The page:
The Last Command (von Sternberg, 1928)

Josef von Sternberg is deservedly famous for his work with Marlene Dietrich, particularly The Blue Angel (1930), but it’s his work just prior to this – Underworld (1927), The Last Command (1928), and Docks of New York (1928) – that really set him apart as one of the true legends of cinema.

Emil Jannings, probably best known from Murnau’s The Last Laugh (1924) plays Russian grand duke Sergius Alexander.  Like George Bancroft in von Sternberg’s other films, Jannings is a desperate man whose downfall we slowly witness.  In this case, the film starts in Hollywood where the grand duke is now another extra looking for work, flashes back to his glory days as a Russian general fighting passionately for his mother country against revolutionists, and comes back to the present where he reprises his role on-set.

von Stenberg’s film is great for the same reasons many of his others are great: there’s real emotion from the performances, particularly from Jannings, who goes from confident, zealous tower of a man, to beaten-down afterthought.  But The Last Command is also an early Hollywood satire, a nice bit of self-reflexivity, and a showcase of camera and directorial virtuosity.

Here’s an early shot from the film.  Jannings (that’s him in the window in the first frame) reports to set on the news that he’s been cast as a general in the latest Russian story coming out of Hollywood.  He goes from window-to-window to collect his costume.  Not only does von Sternberg shoot this as one long, continuous dolly shot, he also stages it as a violent bread line, where Jannings’ grand duke has to elbow his way to the front:

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More cynicism abounds in later shots.  Here, the director, played by William Powell, marches past a plethora of extras on his way to confronting the grand duke:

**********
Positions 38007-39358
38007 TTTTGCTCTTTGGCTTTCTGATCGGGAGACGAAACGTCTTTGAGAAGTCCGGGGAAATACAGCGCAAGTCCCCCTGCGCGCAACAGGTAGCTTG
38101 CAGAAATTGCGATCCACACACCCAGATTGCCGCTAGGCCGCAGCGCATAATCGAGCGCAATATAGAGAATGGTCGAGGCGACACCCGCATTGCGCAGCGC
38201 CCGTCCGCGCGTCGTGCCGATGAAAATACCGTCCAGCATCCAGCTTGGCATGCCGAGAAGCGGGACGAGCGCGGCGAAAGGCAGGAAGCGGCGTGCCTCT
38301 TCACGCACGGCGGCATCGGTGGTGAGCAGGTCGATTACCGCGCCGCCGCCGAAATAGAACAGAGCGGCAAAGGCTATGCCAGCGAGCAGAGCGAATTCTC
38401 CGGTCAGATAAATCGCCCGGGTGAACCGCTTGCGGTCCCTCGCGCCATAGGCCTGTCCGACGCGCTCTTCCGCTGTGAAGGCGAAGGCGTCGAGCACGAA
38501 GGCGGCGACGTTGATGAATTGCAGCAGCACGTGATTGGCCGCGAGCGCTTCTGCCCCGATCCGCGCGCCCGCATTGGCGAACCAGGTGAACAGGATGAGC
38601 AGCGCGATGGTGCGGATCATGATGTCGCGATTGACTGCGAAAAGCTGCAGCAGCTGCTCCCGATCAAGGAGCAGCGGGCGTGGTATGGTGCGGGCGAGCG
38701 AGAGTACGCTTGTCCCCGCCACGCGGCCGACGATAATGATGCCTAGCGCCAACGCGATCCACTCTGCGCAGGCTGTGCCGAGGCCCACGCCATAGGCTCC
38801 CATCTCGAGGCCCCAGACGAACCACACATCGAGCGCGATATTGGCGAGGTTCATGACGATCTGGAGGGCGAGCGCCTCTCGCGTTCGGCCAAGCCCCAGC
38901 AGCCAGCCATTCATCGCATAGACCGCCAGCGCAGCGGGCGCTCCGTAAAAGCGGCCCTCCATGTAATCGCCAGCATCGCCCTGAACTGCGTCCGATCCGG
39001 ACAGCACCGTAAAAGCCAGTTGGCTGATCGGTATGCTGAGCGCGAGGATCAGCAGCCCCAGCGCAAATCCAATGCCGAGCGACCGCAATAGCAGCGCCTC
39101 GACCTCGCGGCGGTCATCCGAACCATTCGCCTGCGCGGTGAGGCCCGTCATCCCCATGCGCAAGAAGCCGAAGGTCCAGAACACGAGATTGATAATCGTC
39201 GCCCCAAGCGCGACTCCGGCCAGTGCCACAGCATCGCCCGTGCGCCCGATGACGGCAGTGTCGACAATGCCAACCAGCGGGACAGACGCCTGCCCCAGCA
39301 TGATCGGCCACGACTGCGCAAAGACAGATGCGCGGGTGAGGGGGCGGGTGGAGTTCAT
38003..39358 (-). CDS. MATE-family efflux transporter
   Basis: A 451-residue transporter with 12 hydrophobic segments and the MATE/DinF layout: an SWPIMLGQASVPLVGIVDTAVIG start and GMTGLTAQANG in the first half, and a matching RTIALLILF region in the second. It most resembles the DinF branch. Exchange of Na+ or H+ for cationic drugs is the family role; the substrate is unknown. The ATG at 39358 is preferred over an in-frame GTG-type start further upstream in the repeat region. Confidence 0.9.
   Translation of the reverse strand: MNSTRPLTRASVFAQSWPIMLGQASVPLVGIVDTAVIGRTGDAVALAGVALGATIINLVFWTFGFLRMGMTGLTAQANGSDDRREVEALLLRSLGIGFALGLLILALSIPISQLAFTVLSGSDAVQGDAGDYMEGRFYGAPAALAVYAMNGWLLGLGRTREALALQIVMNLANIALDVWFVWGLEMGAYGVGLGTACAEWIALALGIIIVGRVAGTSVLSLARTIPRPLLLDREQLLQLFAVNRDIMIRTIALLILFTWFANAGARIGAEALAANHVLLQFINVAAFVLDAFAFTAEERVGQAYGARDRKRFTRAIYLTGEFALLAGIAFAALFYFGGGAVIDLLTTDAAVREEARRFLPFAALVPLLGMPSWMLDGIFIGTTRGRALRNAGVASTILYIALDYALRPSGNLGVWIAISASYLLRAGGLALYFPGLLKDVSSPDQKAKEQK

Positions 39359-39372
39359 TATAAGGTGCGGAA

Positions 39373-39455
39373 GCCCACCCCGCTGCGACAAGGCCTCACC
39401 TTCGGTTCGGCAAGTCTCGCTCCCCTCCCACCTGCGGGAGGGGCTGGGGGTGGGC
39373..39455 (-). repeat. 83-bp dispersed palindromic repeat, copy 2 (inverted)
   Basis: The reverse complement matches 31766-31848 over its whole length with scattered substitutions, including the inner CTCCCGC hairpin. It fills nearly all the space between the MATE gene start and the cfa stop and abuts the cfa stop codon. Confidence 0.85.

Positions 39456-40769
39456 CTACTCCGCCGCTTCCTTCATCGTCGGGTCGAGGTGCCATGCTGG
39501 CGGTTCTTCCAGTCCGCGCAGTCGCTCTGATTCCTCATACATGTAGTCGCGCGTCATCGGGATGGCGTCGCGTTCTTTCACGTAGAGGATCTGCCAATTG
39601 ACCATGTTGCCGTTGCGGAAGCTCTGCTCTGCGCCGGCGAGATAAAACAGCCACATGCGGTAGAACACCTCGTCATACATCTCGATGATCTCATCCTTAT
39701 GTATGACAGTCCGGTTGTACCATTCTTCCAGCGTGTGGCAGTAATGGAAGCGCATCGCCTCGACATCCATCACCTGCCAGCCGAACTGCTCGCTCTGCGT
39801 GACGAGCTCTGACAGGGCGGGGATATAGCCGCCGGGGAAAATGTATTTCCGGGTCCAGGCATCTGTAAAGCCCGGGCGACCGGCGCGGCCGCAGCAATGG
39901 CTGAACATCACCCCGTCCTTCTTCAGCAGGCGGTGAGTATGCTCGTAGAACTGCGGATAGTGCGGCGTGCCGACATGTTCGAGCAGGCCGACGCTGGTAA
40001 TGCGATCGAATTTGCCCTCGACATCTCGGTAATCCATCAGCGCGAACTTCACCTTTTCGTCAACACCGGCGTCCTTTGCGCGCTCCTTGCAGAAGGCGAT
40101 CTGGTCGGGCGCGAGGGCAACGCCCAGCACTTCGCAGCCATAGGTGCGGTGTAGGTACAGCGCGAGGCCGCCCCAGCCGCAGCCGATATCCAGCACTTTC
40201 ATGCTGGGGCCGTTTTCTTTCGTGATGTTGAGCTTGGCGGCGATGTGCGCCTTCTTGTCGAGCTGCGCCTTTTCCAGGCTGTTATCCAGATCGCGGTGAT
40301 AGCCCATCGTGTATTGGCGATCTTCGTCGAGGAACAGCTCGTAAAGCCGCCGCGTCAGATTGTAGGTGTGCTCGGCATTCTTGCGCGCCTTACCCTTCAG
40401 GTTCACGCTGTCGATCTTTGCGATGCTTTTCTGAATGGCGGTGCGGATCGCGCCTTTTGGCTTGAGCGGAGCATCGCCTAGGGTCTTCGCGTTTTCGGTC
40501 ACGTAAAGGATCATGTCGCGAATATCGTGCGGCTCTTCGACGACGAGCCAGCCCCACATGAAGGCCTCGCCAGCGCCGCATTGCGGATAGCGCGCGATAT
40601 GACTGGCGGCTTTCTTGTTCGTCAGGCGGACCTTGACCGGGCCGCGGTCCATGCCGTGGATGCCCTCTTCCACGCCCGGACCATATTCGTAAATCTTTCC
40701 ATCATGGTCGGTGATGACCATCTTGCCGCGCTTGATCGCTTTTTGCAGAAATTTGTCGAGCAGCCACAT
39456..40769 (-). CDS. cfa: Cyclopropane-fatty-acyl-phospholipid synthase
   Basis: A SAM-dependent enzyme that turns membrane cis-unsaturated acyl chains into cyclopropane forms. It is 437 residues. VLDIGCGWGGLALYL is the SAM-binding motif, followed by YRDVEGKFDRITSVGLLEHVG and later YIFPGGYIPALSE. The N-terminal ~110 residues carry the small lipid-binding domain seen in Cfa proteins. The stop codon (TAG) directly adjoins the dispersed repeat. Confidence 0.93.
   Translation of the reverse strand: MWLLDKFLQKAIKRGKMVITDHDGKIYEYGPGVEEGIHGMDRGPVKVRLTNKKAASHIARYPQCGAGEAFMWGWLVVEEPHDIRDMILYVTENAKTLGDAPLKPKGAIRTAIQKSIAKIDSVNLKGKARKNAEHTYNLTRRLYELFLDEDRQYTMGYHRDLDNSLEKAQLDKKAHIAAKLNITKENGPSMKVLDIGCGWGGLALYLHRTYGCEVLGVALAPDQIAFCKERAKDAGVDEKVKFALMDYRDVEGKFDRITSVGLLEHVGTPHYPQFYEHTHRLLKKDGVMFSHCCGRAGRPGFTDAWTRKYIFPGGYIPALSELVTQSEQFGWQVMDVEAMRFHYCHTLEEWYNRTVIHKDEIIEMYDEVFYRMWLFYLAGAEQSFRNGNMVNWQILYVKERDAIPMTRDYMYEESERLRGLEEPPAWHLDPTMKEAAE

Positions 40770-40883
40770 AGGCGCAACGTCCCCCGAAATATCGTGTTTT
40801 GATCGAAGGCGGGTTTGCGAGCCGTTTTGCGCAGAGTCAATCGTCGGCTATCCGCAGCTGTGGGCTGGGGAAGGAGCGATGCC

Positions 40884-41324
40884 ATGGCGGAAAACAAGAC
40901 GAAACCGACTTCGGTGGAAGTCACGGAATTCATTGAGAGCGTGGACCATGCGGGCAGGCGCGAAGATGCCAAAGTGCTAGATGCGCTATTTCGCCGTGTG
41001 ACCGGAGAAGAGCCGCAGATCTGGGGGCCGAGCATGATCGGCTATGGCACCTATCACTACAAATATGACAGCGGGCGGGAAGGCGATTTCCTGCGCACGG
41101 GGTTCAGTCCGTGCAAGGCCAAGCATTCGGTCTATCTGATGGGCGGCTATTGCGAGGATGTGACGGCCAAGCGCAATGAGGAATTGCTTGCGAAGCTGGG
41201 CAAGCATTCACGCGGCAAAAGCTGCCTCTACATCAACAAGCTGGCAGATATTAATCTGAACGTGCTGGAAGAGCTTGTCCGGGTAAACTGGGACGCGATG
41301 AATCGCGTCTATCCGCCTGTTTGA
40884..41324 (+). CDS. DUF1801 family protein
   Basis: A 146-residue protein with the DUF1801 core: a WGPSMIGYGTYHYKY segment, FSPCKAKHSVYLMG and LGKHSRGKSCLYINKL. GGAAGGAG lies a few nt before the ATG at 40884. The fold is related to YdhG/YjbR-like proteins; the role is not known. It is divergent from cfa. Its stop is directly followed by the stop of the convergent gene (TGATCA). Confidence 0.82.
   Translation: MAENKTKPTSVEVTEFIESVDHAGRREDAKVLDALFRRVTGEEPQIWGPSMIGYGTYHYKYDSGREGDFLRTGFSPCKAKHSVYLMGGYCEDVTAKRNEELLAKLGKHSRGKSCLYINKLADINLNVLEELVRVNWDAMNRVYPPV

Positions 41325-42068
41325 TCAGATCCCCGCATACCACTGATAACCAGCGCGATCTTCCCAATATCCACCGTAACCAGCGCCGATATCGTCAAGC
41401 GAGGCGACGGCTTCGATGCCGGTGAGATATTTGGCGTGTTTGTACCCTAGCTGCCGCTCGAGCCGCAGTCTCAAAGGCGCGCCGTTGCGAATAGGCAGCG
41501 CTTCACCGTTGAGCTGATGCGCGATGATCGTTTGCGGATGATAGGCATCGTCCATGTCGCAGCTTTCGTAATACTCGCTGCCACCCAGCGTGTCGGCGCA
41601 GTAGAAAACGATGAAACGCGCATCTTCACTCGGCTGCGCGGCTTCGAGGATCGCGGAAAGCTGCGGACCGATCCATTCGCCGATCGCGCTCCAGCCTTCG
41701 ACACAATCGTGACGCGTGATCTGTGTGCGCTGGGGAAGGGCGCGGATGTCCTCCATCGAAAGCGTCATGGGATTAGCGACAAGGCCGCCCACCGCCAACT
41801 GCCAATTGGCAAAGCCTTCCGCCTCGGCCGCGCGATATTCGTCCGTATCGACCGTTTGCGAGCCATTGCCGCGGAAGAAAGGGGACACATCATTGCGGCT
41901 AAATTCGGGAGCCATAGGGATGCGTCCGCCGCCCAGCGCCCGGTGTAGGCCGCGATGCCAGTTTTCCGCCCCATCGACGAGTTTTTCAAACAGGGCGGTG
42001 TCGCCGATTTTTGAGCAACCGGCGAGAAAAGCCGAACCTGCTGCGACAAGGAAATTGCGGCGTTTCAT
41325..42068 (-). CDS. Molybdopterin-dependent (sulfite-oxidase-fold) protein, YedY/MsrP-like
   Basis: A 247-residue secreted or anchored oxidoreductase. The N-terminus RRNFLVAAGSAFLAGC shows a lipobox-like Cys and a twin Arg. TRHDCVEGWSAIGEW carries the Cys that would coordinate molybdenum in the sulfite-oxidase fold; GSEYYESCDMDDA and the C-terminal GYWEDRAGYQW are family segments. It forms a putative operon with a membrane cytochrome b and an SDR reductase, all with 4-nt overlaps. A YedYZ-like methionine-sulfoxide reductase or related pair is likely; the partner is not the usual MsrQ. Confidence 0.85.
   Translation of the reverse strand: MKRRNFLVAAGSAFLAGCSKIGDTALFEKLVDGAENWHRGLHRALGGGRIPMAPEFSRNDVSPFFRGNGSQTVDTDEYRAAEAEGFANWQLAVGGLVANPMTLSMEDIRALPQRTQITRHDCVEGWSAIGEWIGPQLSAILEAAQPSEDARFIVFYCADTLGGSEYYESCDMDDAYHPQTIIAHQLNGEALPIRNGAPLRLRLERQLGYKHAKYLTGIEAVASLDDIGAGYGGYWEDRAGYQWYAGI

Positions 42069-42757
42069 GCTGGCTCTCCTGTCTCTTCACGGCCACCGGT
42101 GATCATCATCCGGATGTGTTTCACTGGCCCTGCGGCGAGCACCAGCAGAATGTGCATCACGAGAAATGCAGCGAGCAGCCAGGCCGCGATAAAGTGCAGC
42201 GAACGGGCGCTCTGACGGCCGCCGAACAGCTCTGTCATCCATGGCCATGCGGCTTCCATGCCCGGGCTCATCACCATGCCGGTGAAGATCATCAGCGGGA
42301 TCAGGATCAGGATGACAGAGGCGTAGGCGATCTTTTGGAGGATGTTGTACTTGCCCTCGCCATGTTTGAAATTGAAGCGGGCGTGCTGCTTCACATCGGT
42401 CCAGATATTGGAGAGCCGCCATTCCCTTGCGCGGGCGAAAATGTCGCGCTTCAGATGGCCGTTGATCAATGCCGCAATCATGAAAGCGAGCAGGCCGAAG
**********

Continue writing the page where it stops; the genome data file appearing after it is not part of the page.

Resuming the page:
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If the first shot in this post seems to echo the pre-Great Depression desperation of the US, then this shot here casts a Hollywood set in a different light.  Powell is not only director, he’s a general evaluating his men.  The Hollywood set is being compared to that draconian, pre-war situation.  Again, von Sternberg captures this in a long dolly shot, featuring a seemingly endless (it really is impressive) line of men.  Both shots make von Sternberg quite the presage.

von Sternberg also gets a lot of mileage out of still frames.  Here’s one violent image that really stuck out to me.  This is in the Russia flashback section, where a mob hangs an army officer:

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von Sternberg stages his extras close to camera, keeps the frame relatively low to allow them to dominate the foreground, and gets a lot of motion out of the crowd.

This shot is even better.  Again, the camera remains static, but the motion here is palpable.  Revolutionaries line the foreground as a train crosses the middle ground, separating the foreground people from the rest of the mob in the background.  As the train crosses, people board and action occurs on the locomotive: